The stag horn fern (Platycerium bifurcatum) is an exit from the eikvarenfamilie (Polypodiaceae). The plant is native to Australia, where it grows as an epiphyte on trees.
The plant has two types of leaves: sterile and fertile. The sterile sheath recess or leaves are wide and round and support the drooping leaves fertile. They are often overlapping on the branch on which the fern grows. These sterile leaves slowly rot to form humus which the roots of the fern foraging. The fertile leaves are cut and shaped antlers (hence the name Dutch). They have boxes at the bottom track. The fertile leaves are much longer than the sterile leaves. To reduce evaporation and humidity to take this sheet coated with a layer of gray-felted.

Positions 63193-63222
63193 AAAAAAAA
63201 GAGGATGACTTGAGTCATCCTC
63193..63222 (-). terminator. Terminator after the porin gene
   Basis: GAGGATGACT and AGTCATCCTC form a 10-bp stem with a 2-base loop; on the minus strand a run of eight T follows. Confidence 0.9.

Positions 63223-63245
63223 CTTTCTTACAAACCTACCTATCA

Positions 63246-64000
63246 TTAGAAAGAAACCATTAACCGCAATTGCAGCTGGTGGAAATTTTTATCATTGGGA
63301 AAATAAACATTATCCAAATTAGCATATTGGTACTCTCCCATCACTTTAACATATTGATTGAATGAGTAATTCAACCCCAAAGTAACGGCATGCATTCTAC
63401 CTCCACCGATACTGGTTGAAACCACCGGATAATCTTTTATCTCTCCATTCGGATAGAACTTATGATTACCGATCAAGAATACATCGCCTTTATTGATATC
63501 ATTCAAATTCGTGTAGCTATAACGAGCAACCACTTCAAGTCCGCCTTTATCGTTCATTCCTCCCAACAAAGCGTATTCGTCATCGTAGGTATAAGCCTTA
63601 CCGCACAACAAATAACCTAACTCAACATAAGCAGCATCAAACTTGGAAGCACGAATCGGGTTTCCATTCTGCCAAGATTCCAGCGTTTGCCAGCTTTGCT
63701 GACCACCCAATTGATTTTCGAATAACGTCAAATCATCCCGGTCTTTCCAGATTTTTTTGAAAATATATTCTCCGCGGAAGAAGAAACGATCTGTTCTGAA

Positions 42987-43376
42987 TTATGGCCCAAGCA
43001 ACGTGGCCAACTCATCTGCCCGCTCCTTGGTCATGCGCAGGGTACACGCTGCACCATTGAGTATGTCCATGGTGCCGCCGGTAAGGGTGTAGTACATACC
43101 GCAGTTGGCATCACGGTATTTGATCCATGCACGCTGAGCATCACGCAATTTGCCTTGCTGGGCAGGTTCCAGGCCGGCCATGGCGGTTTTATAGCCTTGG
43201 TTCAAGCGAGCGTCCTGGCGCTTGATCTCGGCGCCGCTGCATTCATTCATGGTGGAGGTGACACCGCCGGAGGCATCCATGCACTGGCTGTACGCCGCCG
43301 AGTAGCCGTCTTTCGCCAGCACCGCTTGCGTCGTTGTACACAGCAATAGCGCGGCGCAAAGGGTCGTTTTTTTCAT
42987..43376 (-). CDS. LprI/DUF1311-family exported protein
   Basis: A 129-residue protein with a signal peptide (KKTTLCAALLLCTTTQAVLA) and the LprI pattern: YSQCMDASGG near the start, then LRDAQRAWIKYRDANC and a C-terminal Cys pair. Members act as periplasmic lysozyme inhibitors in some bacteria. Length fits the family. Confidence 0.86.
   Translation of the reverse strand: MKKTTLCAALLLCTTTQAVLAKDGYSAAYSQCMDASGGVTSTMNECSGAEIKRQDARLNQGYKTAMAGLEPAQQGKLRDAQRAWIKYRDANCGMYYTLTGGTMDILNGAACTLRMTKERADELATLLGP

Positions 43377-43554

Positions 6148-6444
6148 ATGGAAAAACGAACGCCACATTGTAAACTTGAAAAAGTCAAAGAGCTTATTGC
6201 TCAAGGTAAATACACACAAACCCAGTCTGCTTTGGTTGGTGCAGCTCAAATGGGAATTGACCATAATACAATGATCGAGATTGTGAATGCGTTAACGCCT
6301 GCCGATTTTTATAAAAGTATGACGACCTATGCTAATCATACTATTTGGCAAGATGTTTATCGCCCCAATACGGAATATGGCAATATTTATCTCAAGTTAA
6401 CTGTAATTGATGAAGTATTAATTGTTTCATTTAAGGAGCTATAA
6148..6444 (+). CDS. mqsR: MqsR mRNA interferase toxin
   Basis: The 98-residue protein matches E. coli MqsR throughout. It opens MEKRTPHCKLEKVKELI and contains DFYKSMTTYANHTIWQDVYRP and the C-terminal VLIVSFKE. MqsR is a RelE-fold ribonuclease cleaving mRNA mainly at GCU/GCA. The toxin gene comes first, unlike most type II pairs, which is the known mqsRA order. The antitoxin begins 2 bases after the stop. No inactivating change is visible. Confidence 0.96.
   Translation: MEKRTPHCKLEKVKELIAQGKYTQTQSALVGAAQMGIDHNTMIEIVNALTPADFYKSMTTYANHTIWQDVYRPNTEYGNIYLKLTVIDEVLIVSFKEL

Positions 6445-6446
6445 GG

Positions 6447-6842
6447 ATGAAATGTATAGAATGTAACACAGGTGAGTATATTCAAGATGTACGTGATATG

In warmer climates, the plant in nature. In Europe, the plant used as a houseplant, the popularity changes. The stag horn fern grows best on a piece of bark or peat blocks. The pot is then filled around it with special ground for ferns or moss. It is best to hear the deer fern lime free water use (rain). The magazine should be regularly dusted with water, water is best achieved by immersion. Pieces of rotting peat or composted manure between the sterile leaves push stimulates the growth of new leaves. The plant is propagated by suckers to hoard. The plant is susceptible to aphids. Infestation by lice is more recognizable sticky leaves.
And yesterday i've made one in miniature: